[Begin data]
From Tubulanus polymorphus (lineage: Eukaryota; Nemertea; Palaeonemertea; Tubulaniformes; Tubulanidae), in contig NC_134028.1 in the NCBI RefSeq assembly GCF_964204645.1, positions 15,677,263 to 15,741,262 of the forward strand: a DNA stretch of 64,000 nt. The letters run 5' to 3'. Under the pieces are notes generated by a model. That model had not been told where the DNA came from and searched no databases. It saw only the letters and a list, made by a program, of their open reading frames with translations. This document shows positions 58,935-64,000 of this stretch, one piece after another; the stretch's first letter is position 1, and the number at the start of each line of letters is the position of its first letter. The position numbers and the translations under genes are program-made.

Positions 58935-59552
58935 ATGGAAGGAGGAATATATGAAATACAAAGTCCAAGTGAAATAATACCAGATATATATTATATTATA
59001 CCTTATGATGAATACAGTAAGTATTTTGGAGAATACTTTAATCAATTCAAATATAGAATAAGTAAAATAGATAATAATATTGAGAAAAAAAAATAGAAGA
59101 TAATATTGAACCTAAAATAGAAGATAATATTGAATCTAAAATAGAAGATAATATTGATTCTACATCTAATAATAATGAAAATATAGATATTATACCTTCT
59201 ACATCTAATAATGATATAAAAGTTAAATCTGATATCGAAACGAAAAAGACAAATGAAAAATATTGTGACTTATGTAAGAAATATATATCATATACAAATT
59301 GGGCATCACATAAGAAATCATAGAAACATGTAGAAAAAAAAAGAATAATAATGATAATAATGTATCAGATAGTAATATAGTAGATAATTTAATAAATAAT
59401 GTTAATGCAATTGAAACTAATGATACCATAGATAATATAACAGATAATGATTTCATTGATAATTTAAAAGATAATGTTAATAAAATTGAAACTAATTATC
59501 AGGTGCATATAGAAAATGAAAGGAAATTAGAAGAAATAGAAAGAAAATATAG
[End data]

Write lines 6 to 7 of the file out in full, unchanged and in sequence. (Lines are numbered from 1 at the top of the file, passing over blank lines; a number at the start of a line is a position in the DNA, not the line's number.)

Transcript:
59201 ACATCTAATAATGATATAAAAGTTAAATCTGATATCGAAACGAAAAAGACAAATGAAAAATATTGTGACTTATGTAAGAAATATATATCATATACAAATT
59301 GGGCATCACATAAGAAATCATAGAAACATGTAGAAAAAAAAAGAATAATAATGATAATAATGTATCAGATAGTAATATAGTAGATAATTTAATAAATAAT